Revised plans to build a road over the historic Killiecrankie battlefield have left residents horrified, saying the plans are “much worse” than before.
A massive campaign was launched against the proposed route for the A9 dualling between Killiecrankie and Glen Garry, as objectors say it will destroy the historic site.
Transport Scotland has redesigned the proposals, saying they will reduce the amount of land used in the road upgrade.
But campaigners say the new plans do not protect the historic features of the site, where the Battle of Killiecrankie took place in 1689, and will make noise and disruption worse for those living nearby.
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George MacLean, a member of campaign group Killiecrankie 1689, said: “We were horrified at what we saw when we attended a meeting to see the refined designs.
“The new designs don’t improve things for the battlefield site and make things much worse for the people who live here.
“Earthworks on the battle site have been reduced in volume but this has meant that the proposed embankments on the northbound side are now very steep, rather than gradual and still will have major impact for tourists hoping to enjoy the battle site look and feel.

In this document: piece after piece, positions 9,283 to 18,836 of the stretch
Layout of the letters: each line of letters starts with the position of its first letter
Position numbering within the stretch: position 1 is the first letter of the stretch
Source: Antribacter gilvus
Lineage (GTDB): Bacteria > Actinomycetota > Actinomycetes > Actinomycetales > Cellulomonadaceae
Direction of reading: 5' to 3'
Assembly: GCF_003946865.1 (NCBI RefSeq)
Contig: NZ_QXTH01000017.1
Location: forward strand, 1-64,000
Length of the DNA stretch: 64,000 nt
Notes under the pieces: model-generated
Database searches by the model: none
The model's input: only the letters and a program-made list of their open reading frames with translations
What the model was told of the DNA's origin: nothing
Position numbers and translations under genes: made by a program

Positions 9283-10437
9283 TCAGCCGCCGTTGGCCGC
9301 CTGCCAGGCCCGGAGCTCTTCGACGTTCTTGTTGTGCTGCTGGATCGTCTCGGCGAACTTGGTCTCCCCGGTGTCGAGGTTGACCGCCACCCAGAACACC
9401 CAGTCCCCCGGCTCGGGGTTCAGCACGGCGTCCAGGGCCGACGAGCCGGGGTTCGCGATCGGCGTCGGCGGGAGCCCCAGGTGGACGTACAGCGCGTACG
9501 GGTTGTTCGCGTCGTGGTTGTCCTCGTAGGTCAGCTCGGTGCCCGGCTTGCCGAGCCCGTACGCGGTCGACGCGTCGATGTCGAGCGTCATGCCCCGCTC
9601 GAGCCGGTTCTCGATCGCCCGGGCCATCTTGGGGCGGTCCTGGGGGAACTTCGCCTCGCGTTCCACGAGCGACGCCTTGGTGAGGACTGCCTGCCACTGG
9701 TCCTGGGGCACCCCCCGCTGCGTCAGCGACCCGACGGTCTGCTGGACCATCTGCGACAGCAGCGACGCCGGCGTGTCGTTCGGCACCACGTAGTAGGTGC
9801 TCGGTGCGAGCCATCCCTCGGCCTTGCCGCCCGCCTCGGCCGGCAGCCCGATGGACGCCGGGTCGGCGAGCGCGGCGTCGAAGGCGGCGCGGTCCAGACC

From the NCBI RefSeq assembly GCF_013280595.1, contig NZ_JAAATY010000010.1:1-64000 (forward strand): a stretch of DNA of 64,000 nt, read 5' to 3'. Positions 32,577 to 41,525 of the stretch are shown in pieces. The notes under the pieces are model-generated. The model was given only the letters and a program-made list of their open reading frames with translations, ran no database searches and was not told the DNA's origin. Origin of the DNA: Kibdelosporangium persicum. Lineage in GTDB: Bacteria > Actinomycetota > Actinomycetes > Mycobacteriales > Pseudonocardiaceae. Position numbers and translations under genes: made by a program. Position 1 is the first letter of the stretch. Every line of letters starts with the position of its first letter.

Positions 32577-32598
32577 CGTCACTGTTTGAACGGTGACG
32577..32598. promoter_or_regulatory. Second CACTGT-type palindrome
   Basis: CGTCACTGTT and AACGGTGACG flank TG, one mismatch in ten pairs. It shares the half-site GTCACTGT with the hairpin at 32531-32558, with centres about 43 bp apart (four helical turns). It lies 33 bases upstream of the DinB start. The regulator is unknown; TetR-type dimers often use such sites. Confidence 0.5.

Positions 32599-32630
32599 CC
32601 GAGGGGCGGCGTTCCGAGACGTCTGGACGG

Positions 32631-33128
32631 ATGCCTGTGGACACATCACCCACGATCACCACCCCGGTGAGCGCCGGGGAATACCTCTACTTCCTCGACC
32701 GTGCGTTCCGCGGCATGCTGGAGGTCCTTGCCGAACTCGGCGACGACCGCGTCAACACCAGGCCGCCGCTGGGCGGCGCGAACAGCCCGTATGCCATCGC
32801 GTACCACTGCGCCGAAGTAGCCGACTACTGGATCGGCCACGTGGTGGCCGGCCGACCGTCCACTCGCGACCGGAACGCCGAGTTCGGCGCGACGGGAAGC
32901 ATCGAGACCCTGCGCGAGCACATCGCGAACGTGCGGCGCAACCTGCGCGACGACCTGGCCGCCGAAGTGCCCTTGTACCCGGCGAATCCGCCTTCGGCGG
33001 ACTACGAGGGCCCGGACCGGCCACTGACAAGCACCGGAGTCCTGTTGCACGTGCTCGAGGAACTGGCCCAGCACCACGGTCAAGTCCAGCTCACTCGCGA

“The earth bund, which has been used as a sound barrier since the current A9 was built, is also to be removed and replaced by a wall of low height which will have a major sound impact across the whole village and up the hill as well.”
At a public meeting earlier this month the new designs were showcased by transport bosses. Historic relics from the conflict between the Jacobites and Government troops were also on display.
They were unearthed during an extensive archaeological survey by Transport Scotland.
A Transport Scotland spokesman said: “We are aware of the sensitivities around what is an important inventory battlefield and we have been engaging extensively with the local community and key stakeholders since 2012.
“As the existing A9 already runs through the site of the battlefield, it was clear that any dual carriageway widening options would have some impact on it.
“Having published draft orders for the scheme last November, we have made a number of design refinements to reduce land take on the battlefield site following feedback from Historic Environment Scotland and the local community.
“We continue to work with objectors to the scheme to try and resolve any issues. However, given the number of objections it is likely that we will need to hold a Public Local Inquiry which would take place next year before any further progress can be made on the scheme.”
The designs are open for public comments until Friday. Objections have already been lodged by residents, Killiecrankie 1689 and Killiecrankie and Fincastle Community Council.
Feedback can be given until 5pm on Friday at transport.gov.scot/publication/exhibition-materials-public-information-events-octobernovember-2018-killiecrankie-to-glen-garry-a9-dualling/